World domination by PayPal?
PayPal's ambitions are clearly impressive.
One of their goals is to become such an accepted everyday form of payment that instead of offering up your Visa card or Mastercard at a till, you will opt to use your PayPal account. And most likely you will do it by swiping your phone across a reader.
This plan to grab a share of the reported $2.4 trillion market dominated by credit card companies, surely underlines the self confident air of a company that has already changed the way people pay for things over the internet in its 12 short years.
Its big success was of course helping buyers and sellers on eBay conduct financial transactions easily and securely.
"We started on eBay and ventured into off eBay businesses but it was all e-commerce and that was where our focus was," said PayPal president Scott Thompson, who formerly worked for Visa.
"Now the focus is not just e-commerce, it is online transactions. What fits into that that wasn't in there before is everything from payments to not for profits, charities and government agencies and even, in my case, my son's school accepts PayPal. Those are just some useful cases for you as a consumer and it just keeps going and going."
Mr Thompson believes as more and more devices become connected to the internet, they also become payment vehicles. This includes everything from the TV to the cellphone and from a dvd player to a car.
"These new point of sale devices are about being at the end of a network and you being able to connect and any payments occasions in there are best suited for us. Eventually we [PayPal] will be everywhere that is online.
"If you are a customer of ours you should be able to use us anywhere on the internet and around the world."
More specifically, Mr Thompson said PayPal's future strategy going forward is simple.
"Where are we going next is anything that is mobile, anything that is digital and lots and lots of e-commerce online payments."
When Mr Thompson says "lots and lots" he means hundreds of millions. At the moment PayPal has 87m active customers and 8m active merchants. He noted that while there are over 1bn people online, there is something like 5bn cell phones in the world.
The new offerings include smartphone applications, partnerships with Facebook and Google, micropayment solutions and a number of third parties that have integrated PayPal into their applications. Reports abound that the firm is also in talks to embed its payments platform on Android, Google's mobile operating system.
A major priority is to turn phones and connected devices into "digital wallets" that can be used by shoppers to buy merchandise, collect coupons, and store loyalty program information using electronic funds. The software is to be introduced by PayPal at their developer conference in October.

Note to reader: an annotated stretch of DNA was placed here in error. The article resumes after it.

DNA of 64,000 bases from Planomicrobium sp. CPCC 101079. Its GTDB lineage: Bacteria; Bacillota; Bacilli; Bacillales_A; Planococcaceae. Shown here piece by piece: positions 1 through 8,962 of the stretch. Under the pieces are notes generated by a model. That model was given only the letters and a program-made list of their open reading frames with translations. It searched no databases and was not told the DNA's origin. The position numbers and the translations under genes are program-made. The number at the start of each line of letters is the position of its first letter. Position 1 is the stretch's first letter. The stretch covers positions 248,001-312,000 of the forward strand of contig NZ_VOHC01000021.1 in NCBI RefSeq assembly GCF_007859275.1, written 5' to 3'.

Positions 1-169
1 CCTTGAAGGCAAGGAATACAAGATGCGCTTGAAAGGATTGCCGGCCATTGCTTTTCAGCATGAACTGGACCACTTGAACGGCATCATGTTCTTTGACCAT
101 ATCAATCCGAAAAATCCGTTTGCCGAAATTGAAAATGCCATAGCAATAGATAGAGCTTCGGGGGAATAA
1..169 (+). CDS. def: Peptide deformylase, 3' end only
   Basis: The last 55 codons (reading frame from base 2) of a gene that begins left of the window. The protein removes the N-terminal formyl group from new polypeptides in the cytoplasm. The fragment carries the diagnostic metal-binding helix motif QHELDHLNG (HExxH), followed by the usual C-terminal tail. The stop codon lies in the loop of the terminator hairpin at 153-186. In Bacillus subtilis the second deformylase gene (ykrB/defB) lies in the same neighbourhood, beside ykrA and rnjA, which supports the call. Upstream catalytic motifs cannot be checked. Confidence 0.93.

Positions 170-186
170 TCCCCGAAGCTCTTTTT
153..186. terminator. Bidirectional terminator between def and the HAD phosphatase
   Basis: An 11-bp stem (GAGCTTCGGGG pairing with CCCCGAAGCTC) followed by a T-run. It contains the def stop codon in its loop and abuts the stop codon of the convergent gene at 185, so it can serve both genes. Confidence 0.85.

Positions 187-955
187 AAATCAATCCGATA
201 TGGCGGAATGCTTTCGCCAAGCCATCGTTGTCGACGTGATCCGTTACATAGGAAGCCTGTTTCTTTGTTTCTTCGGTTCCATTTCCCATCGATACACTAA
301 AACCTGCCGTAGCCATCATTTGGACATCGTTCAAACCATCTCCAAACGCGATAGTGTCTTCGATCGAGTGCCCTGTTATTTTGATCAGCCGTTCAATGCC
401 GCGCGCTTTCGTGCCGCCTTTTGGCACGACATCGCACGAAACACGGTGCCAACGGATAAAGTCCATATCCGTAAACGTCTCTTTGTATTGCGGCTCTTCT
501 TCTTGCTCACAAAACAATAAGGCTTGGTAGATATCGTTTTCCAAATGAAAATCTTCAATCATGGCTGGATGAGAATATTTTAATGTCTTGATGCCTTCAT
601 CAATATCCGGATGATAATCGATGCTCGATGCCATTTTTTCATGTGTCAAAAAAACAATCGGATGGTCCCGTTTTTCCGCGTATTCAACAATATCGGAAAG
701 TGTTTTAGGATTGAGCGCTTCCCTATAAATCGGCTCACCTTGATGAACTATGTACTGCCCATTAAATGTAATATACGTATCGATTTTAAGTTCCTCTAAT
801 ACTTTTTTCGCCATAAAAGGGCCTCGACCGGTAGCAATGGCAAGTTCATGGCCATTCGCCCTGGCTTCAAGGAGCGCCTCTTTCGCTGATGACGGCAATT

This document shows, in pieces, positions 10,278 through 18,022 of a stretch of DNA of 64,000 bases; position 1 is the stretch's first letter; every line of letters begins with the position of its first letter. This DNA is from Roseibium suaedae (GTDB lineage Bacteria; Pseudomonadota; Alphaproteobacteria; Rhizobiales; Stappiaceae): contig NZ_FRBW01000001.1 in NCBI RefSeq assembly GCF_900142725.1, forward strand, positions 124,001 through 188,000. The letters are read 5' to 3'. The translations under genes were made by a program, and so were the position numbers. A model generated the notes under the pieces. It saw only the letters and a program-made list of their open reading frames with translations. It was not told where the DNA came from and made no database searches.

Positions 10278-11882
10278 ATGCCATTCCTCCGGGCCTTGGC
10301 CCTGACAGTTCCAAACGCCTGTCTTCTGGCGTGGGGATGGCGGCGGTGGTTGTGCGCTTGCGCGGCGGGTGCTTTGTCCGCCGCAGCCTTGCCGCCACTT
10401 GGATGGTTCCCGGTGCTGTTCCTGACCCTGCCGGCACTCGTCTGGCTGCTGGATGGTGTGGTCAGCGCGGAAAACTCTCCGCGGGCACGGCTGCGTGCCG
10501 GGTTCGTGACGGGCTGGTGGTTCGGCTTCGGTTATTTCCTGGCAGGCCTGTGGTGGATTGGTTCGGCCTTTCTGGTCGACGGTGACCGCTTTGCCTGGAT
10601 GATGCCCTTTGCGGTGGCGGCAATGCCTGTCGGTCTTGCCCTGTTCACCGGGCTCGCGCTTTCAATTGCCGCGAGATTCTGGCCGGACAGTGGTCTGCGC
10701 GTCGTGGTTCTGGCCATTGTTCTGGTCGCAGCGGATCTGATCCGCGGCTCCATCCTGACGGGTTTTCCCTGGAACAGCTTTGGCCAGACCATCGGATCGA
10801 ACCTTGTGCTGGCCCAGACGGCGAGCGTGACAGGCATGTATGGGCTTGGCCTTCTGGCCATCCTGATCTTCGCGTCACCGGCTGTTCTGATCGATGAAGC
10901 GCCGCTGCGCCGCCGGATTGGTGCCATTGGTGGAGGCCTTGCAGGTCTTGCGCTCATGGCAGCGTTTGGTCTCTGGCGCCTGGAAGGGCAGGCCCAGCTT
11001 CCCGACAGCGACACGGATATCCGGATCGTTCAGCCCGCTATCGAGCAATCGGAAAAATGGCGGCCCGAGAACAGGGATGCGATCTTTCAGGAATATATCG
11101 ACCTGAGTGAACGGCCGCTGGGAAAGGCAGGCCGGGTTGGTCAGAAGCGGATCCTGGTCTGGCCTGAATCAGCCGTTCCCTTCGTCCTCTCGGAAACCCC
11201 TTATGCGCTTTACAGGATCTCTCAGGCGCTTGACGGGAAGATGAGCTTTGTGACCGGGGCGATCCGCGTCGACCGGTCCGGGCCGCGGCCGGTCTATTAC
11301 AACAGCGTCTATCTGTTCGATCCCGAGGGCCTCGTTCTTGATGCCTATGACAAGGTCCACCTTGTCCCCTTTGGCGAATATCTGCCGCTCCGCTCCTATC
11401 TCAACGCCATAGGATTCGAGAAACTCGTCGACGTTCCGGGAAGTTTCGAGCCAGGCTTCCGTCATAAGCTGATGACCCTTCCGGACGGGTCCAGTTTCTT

Another big play for the company is micro-payments. All those 25 cents and $1 transactions add up to lots of profit.
"This is going to be big, really big for us," said Mr Thompson.
"I believe what is happening here is the subscription based economy where I want to pay for it when I use it. I want to pay for it when I consume it. And I only want to pay for what I use, not pay for 100 of something and use 10.
"This is going to lower the overall transaction size but there are going to be millions and millions more transactions. And if we are the most convenient and most secure way of doing that, you won't do tens of transactions with us over the course of the year, you will do thousands of transactions but they will be much smaller."
One example of that "pay for what you use scenario" is easily illustrated when you think of parking said Mr Thompson.
"At the moment you pull up to a parking meter and put all this money in and worry about 'Oh I put in too much and I don't use it or get the value or I didn't put in enough and I get a traffic violation'.
"Why not when the car pulls up to the meter, because it is a connected device, it clocks in and when you pull it out it knows how much you owe. You have that money exchange with the automobile through your PayPal account embedded and capable of paying that transaction. Think of all the useful cases where that will happen, all those small transactions."
Visa also agrees micropayments offer a lucrative future. At a recent technology conference called Techonomy Visa's North America president Bill Sheedy was understated in his assessment.
"When we look at micro transactions, we see that as a growth area."
PayPal's Mr Thompson believes the company's ability to grab market share from established players is down to their approach which puts technology at the heart of everything.
"The secret sauce of PayPal? Strip it all away and what do we do that no-one else does is risk and fraud management and its completely proprietary and it is all tech based.
"If you wandered around to a lot of legacy companies or those that have been around for a long time. When you talk about technology, they view it as a cost to the business. 'Yeah we have a few of those tech guys around and they cost us a lot of money' or they outsource it.
"We would never do that. This is the life blood of what we do. Every great disruptive innovation that we have seen and done has been through the use of software and technology."
Mr Thompson asserts technology has enabled the company to remain flexible and nimble to customer demands and it is what will ensure its future as it continues to take on the established players in the game and perhaps even change the rules of the game:
"We are big today but I would tell you that we are more innovative today than in the last five years. It is through innovation we will be more disruptive moving forward.
"Where we are in the growth of this business is we are just getting started. This is year one again."